Knight Kiplinger is the editor-in-chief and a columnist for Kiplinger’s Personal Finance, one of the “big three” money magazines. In the June issue, Kiplinger offered an investor’s manifesto, a list of twenty guiding principles for making smart investment decisions.

Kiplinger’s manifesto is a great list, effectively summarizing mainstream investment theory on a single page. I liked it so much that I obtained permission to reprint it in its entirety. Here are the twenty points in Knight Kiplinger’s investor’s manifesto:

  1. I am an investor. I do not trade my assets frequently. That’s speculation, not investing.
  2. I am also a saver, fueling my investments with continuous savings from current income.
  3. I know that every kind of asset entails risk — even cash, which can be eroded by inflation.
  4. I know that higher returns entail higher risk, in every kind of asset.
  5. I accept those risks, but I mitigate them by owning a diversity of assets.
  6. I regard my home as a place to live, not as an investment. It is not a substitute for retirement savings.
  7. I have an investment plan and a plan for asset allocation, in consultation with a financial adviser.
  8. I invest regular amounts every month, in both rising and falling markets. I know I cannot gauge market tops and bottoms. If I receive a windfall — a bonus, bequest or gift — I gradually feed it into my regular investment mix.
  9. I don’t pour more money into hot markets nor completely cash out of plunging markets.
  10. I spread my investments among several asset classes, in a mix fitting my age and risk tolerance.
  11. My share of bonds roughly equals my age. I will allocate to stocks a declining portion of my financial assets as I get older.
  12. I rebalance my portfolio every quarter. If the stock market plunges, pushing my stock allocation way below its target percentage, I sell bonds and use my cash to buy stocks.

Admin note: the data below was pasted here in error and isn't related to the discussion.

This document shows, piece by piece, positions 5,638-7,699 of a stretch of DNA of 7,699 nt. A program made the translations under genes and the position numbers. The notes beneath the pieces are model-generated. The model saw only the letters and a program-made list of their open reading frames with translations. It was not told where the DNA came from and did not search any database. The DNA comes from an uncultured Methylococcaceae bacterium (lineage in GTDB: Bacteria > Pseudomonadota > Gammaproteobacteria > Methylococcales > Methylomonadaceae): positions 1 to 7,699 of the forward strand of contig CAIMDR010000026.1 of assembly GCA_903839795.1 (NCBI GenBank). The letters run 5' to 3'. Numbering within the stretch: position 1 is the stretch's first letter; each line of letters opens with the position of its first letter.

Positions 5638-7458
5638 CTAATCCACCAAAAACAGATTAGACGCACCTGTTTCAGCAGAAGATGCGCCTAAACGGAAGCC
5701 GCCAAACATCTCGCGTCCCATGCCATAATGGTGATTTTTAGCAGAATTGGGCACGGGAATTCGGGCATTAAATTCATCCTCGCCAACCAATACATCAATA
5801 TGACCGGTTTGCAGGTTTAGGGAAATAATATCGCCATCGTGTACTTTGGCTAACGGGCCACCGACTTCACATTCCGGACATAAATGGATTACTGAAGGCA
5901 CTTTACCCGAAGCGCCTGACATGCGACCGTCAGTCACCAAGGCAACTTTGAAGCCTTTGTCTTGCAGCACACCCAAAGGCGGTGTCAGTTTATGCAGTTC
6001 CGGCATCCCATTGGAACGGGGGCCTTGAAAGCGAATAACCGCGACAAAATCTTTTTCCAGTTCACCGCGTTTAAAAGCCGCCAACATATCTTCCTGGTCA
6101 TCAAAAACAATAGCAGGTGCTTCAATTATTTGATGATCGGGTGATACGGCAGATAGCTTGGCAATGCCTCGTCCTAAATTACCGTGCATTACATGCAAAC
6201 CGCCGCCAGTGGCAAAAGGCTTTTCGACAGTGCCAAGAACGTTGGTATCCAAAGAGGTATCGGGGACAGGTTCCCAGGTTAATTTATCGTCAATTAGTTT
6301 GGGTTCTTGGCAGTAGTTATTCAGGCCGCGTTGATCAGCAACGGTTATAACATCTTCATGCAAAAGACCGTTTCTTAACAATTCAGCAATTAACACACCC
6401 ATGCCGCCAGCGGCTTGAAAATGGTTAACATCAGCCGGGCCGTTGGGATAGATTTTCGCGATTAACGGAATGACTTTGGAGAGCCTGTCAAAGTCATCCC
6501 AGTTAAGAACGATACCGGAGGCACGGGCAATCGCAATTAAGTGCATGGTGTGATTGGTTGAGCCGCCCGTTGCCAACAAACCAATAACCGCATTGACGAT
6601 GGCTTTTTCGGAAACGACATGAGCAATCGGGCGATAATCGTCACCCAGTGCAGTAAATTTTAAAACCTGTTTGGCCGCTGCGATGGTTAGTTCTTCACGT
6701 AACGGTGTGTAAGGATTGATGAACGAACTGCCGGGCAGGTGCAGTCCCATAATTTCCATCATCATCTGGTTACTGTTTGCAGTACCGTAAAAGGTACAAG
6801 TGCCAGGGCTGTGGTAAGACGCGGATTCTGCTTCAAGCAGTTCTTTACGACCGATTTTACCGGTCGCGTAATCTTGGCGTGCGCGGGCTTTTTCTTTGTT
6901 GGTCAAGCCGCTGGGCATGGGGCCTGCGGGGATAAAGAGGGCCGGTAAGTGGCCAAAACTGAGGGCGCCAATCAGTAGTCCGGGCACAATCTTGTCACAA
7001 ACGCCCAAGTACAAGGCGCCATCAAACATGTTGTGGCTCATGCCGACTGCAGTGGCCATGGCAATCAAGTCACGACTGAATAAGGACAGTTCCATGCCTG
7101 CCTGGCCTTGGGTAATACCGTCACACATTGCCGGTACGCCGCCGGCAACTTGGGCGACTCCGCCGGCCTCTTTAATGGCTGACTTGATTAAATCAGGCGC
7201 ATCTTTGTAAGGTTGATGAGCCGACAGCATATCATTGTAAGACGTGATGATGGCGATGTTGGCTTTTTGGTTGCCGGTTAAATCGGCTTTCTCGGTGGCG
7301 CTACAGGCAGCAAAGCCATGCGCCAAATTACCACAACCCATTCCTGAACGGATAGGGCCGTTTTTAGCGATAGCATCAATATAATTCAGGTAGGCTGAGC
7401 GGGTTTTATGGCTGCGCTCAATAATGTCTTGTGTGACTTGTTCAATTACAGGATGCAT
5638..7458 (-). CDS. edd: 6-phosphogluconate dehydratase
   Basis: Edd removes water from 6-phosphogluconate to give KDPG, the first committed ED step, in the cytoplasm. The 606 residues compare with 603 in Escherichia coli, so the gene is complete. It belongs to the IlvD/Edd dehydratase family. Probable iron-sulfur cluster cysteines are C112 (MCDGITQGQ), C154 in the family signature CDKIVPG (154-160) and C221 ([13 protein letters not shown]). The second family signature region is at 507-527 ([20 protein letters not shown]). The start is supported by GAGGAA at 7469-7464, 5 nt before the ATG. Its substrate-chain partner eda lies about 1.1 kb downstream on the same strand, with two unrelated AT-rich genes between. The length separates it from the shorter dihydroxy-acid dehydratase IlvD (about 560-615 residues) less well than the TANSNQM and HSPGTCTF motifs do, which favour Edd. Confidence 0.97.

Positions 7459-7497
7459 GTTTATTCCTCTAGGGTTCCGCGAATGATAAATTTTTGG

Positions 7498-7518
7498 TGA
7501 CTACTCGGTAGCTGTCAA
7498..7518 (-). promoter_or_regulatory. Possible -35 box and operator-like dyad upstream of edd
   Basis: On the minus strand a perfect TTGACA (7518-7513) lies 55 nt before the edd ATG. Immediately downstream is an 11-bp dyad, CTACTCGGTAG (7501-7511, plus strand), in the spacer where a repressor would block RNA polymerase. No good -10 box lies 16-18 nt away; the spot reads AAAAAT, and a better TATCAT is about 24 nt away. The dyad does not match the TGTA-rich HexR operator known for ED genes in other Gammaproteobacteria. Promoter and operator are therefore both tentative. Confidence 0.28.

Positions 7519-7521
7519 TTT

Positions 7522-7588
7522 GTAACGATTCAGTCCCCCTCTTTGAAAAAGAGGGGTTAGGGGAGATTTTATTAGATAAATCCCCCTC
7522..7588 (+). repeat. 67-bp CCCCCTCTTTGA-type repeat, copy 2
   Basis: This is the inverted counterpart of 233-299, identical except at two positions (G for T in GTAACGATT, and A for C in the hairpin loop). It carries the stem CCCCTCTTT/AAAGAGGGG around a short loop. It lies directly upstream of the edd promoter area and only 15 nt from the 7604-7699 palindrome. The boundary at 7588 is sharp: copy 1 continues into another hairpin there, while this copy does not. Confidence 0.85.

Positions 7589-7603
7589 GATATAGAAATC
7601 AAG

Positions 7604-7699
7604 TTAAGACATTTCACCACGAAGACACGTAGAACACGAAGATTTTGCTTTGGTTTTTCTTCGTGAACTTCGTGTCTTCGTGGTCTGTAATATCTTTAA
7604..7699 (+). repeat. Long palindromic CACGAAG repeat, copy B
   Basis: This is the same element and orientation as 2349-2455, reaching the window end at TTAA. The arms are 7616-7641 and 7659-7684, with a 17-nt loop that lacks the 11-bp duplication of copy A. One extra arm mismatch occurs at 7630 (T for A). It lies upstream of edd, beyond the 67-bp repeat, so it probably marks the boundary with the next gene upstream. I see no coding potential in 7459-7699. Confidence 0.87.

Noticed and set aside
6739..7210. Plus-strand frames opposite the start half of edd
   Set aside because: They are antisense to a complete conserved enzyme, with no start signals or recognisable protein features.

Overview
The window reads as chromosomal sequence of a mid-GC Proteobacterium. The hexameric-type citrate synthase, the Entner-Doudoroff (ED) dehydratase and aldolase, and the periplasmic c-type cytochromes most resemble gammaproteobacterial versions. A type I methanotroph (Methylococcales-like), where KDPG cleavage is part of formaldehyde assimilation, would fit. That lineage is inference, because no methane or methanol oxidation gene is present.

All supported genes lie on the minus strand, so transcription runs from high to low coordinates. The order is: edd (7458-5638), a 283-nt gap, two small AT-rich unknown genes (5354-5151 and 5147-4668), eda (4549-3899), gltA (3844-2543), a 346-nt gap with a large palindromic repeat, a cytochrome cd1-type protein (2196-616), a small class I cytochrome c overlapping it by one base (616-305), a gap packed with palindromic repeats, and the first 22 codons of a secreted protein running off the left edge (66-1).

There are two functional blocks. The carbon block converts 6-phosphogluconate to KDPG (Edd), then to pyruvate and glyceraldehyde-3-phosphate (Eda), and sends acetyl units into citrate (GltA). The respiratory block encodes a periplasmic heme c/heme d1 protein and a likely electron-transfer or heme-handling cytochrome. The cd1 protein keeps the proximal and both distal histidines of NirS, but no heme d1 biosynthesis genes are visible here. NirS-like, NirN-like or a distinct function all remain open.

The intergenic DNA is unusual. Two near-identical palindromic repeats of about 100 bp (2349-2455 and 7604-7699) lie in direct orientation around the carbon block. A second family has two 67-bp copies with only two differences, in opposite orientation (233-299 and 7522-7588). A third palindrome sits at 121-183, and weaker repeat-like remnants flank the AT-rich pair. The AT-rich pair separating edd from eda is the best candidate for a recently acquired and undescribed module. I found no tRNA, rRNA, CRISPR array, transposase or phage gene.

13. I force myself to sell high and buy low by periodic rebalancing — just what is temperamentally difficult for most investors to do.
  14. I know that stocks are risky in the short run, so I hold in equities no money for which I have a likely need in the next three years.
  15. But stocks are not too risky in the long run. They have outperformed all other commonly-traded assets over periods of 15 years and longer.
  16. Foreign stocks account for at least 15% of my stock allocation. I believe that developing economies will enjoy much higher growth than the U.S. in the decades ahead.
  17. I never borrow against my stocks. Margin calls could force me to sell good assets at a bad time.
  18. I stick with my game plan. I do not check the value of my investments every day or even every week.
  19. I try to keep my cool when other folks are losing theirs.
  20. I remind myself often: I am an investor.

Do you disagree with any of Kiplinger’s mantras? Are there others you’d add to the list? (For example, I might include: “I buy low-cost index funds. I know that over the long-term, indexing beats the returns offered by most other investment options.”) Do you hold a set of principles that guide your investment decisions?

In April, I shared a similar document from billionaire John Templeton, who described his 16 rules for investment success.

[Kiplinger's Personal Finance: An investor's manifesto, reprinted with permission]

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